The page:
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oman Architecture - Pillars Of Victory

( Originally Published 1921 )



Pillars of Victory or memorial columns were erected to record triumphs of victorious generals.

Trajan's Column, Rome (A.D. 114) (p. 182), was in connection with his Basilica and stood in an open colonnaded court carrying galleries at different levels, from which the bas-reliefs on its shaft could be viewed

(P. 157 B).

" The sculptures wind aloft
And lead, through various toils, up the rough steep
The hero to the skies."

It is a Roman Doric column with a total height of 115 ft. 7 ins. In the pedestal, ornamented with sculptured trophies, is an entrance to the tomb chamber of Trajan. The shaft, 12 ft. 2 ins. in diameter, contains a spiral staircase lighted by small openings and was surmounted by a statue of Trajan, since replaced by that of S. Peter. The bas-reliefs illustrating incidents of Traj an's war with the Dacians were probably intended to represent the unwinding of a parchment scroll (p. 182 E, F). There are 2,500 human figures, full of dramatic vigour, and many incidents of military campaigning by land and water, all carved on a spiral band over 800 ft. long and about 3 ft. 6 ins. wide. There is a full-sized plaster reproduction in the Victoria and Albert Museum.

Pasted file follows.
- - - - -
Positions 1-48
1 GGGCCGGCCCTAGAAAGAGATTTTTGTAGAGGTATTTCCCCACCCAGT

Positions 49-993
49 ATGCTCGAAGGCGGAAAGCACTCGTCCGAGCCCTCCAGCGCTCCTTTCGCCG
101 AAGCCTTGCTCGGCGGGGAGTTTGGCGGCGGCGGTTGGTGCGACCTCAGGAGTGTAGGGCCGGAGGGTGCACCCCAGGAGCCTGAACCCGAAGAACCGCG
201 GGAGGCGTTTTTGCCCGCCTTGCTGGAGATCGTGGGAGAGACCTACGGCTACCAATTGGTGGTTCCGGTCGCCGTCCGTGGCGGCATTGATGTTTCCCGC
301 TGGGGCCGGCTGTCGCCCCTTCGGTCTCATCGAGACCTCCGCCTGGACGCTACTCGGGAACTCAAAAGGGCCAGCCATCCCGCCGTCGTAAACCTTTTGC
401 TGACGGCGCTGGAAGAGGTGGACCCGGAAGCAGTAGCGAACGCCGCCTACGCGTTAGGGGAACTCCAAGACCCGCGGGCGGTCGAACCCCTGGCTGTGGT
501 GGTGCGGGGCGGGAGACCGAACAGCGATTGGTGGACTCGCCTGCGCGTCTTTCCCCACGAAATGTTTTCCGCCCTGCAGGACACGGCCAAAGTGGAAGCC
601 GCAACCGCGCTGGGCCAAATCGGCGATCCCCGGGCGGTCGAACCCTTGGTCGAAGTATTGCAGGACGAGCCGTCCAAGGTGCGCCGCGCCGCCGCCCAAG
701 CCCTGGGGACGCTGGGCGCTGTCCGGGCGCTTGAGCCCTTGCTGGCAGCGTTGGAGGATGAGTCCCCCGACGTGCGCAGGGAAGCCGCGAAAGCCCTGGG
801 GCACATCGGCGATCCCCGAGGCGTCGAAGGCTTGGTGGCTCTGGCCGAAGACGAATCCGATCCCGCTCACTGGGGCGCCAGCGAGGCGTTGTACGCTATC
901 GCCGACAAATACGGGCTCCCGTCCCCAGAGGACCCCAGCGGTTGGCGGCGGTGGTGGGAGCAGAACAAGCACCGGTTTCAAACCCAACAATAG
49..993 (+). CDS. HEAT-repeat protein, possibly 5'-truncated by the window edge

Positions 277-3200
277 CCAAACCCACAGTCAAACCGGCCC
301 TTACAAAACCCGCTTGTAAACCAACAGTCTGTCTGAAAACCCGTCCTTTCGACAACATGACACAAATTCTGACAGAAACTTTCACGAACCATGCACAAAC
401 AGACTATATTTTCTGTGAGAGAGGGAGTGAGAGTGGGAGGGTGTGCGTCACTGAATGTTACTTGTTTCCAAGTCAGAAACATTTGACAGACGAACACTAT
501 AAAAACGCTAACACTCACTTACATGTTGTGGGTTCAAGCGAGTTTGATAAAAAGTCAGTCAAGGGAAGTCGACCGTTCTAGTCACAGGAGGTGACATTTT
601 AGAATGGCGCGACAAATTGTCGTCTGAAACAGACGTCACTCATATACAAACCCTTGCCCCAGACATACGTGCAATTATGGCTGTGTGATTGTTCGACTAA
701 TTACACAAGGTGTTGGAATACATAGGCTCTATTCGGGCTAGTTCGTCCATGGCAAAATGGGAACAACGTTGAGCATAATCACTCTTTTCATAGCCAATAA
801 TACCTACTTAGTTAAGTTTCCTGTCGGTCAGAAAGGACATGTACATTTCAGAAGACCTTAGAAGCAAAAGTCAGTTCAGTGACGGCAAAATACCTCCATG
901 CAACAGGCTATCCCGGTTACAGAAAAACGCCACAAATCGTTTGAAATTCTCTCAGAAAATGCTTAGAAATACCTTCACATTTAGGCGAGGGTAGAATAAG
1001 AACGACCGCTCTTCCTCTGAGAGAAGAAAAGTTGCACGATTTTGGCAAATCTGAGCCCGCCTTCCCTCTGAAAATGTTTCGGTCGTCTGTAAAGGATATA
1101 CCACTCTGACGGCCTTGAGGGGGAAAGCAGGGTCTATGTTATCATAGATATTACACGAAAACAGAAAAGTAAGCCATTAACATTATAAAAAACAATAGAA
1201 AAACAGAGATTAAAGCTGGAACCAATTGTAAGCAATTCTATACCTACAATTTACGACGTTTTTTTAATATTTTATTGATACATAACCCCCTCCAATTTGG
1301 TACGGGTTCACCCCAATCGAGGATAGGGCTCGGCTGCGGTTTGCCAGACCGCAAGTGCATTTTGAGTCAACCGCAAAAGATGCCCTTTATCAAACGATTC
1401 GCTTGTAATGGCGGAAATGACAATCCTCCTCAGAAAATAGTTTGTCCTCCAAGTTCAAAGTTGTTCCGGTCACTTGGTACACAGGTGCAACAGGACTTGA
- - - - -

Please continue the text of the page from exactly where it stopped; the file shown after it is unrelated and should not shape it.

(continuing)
The Column of Antoninus Pius, Rome (A.D. 161), of which the pedestal now stands in the great hemicycle of the Giardino della Pigna of the Vatican, was founded on the design of Trajan's column.

The Column of Marcus Aurelius, Rome (A.D. 174) (p. 182), was erected in the Piazza Colonna to commemorate the Emperor's victory on the Danube. It resembles Trajan's column and formerly stood in front of a temple dedicated to the Emperor. The marble pedestal is surmounted by a shaft 97 ft. 3 ins, high and 13 ft. 2 ins. in diameter, carved with remarkable spiral reliefs. The top is reached by 197 steps and was crowned by the statue of Marcus Aurelius till it was replaced (A.D. 1589) in the time of Pope Sixtus V by the existing statue of S. Paul. The spiral band winds round the column in twenty tiers, and represents the campaigns of Marcus Aurelius against the German tribes north of the Danube. One relief (p. 182 H) shows Marcus Aurelius, and another (p. 182 j) represents a pontoon bridge over which Roman troops with baggage are passing.

Rostral columns (pp. 140 A, 182 G) were frequently erected in the time of the Emperors to celebrate naval victories, and took their name from the rostra, or prows of captured ships, with which they were embellished, while an inscription recorded the deeds which led to their erection.



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